Recent Art Works

Nathi.Aha.Sasa/ Us.Here.Now Curated by Zohra Opoku

Performeum,  Wiener Festwochen,

Vienna,  Austria

June 8-12, 2017

WHAT HAPPENED HERE is a mixed-media installation that examines the history and effects of German colonialism and WWI in northern Tanzania as documented by the Sukuma people, through three-channel video, sound art, and translated text. Bomani juxtaposes Sukuma labour songs, passed down through oral traditions for a hundred years, with moving images of the waters of Lake Victoria and distinctive rock formations from the Mwanza region of northern Tanzania. This specific geography is referenced as metaphor in the labour songs and remains a symbol for the longevity of colonial trauma through the ripples of moving time. WHAT HAPPENED HERE is both a question and a statement—of a war that happened, the silenced histories around it, the unknown extent to which it ravaged the continent, and the questions we don’t even know to ask about the things we weren’t told happened. With this project, Bomani is engaging with Sukuma archives to extract social history and to engage them with our contemporary moving conscious. 

Further Reading: 

One of the Sukuma labour songs mentions two boulders—the English and the Germans—on an open field fighting for cattle, a layered reference specific to the geography of northern Tanzania and one that identifies colonizers as intrinsically destructive and violent forces. These songs are a source of social history that push back against revisionist claims as to why WWI was fought in the first place. The Sukuma, who were fighting and dying in another man’s war, knew that it was about territory, land, and wealth; and documented this knowledge orally, using cattle as a symbol for resources.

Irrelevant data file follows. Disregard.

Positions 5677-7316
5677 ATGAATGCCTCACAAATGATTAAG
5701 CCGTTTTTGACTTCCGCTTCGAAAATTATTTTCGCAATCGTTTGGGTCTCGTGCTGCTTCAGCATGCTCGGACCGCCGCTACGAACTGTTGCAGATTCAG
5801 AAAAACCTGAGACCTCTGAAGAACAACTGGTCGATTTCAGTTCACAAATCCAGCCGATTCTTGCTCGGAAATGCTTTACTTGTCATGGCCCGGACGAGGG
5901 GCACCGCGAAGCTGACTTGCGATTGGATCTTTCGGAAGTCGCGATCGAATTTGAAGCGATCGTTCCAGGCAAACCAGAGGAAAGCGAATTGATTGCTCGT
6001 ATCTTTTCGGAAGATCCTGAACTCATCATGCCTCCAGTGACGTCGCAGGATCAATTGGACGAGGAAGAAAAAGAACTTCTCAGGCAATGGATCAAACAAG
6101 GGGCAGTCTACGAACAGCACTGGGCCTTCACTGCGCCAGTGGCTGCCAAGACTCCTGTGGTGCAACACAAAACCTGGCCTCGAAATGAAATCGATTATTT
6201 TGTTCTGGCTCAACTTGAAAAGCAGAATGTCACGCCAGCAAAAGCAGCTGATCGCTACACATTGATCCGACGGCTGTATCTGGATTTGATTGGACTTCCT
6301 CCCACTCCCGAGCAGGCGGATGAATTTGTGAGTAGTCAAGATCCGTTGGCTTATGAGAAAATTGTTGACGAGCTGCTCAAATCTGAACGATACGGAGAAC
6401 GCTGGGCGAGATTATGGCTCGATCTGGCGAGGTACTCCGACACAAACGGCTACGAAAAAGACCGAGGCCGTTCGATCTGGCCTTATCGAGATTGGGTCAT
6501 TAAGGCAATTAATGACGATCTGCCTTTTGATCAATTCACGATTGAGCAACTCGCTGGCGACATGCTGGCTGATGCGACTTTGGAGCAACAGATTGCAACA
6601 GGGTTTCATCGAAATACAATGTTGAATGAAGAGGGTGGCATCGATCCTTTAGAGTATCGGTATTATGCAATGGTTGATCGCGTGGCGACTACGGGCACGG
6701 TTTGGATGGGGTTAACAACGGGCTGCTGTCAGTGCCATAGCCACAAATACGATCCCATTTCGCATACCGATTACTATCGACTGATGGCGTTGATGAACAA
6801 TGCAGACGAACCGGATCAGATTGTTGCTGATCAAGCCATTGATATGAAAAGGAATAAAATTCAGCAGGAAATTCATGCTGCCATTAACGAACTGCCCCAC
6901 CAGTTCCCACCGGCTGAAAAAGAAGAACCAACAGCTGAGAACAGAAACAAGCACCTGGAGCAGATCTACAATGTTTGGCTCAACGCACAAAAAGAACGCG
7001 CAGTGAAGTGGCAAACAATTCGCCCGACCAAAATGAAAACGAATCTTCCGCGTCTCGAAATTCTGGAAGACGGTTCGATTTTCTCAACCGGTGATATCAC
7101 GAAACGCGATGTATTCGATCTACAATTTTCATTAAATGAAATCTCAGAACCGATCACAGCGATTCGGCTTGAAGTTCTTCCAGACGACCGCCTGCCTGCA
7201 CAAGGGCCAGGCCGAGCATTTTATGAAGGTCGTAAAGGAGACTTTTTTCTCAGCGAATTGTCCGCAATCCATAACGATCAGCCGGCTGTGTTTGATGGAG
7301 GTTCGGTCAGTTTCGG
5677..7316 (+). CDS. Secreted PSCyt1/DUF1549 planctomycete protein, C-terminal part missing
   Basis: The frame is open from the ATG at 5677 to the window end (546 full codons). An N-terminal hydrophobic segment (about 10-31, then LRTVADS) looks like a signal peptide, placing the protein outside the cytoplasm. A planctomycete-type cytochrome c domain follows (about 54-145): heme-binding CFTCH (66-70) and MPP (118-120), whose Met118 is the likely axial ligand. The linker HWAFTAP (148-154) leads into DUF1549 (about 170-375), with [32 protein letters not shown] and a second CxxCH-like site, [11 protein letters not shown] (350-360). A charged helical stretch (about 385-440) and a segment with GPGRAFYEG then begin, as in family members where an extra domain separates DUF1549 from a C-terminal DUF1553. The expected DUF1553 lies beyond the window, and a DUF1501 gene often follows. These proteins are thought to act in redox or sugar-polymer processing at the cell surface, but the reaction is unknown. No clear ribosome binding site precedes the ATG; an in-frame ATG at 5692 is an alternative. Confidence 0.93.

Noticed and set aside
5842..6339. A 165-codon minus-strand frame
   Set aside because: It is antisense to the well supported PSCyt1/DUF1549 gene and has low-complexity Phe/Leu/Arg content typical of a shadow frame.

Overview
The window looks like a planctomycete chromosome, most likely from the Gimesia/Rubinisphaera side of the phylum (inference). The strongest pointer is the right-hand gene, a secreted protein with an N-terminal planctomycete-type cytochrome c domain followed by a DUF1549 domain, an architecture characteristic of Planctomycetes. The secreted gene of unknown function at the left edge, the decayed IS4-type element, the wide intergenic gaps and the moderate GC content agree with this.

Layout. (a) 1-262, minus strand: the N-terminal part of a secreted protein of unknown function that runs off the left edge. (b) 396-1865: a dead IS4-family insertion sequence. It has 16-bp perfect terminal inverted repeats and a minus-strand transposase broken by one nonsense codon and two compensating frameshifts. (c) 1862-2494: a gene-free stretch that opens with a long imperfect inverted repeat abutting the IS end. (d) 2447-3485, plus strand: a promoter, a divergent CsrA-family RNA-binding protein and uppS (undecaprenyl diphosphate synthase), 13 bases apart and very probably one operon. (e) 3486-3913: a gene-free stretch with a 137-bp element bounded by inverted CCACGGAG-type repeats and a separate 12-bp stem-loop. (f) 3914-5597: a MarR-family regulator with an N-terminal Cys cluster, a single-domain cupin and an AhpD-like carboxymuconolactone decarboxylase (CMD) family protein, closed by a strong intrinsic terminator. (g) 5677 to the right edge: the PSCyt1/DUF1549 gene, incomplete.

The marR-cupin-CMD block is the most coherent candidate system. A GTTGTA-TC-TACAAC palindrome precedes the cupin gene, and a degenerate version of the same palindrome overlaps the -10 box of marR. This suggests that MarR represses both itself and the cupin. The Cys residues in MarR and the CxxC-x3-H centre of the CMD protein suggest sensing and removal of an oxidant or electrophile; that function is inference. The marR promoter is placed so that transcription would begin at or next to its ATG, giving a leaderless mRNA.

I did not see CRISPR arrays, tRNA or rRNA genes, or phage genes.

In WWI, European colonies were not meant to be involved in the war, but these orders were contravened and the war was brought to Tanzanian soil. The Germans were responsible not only for colonizing Tanzania, but for bringing their war to the continent—a move that radically and bloodily altered the continent’s course, migration routes, and histories. Translating the Sukuma labour songs into German is a direct call-out of this legacy.

In the context of conversation around migration of Africans into Europe, this history becomes increasingly pertinent. We could travel when it was time to die for them in their wars—borders were not an issue then. Africans were brought to Europe to die as human shields, the British took people from their colonies and moved them to German colonies to dig trenches, to fight and die. Europeans used African people as pawns in their war games.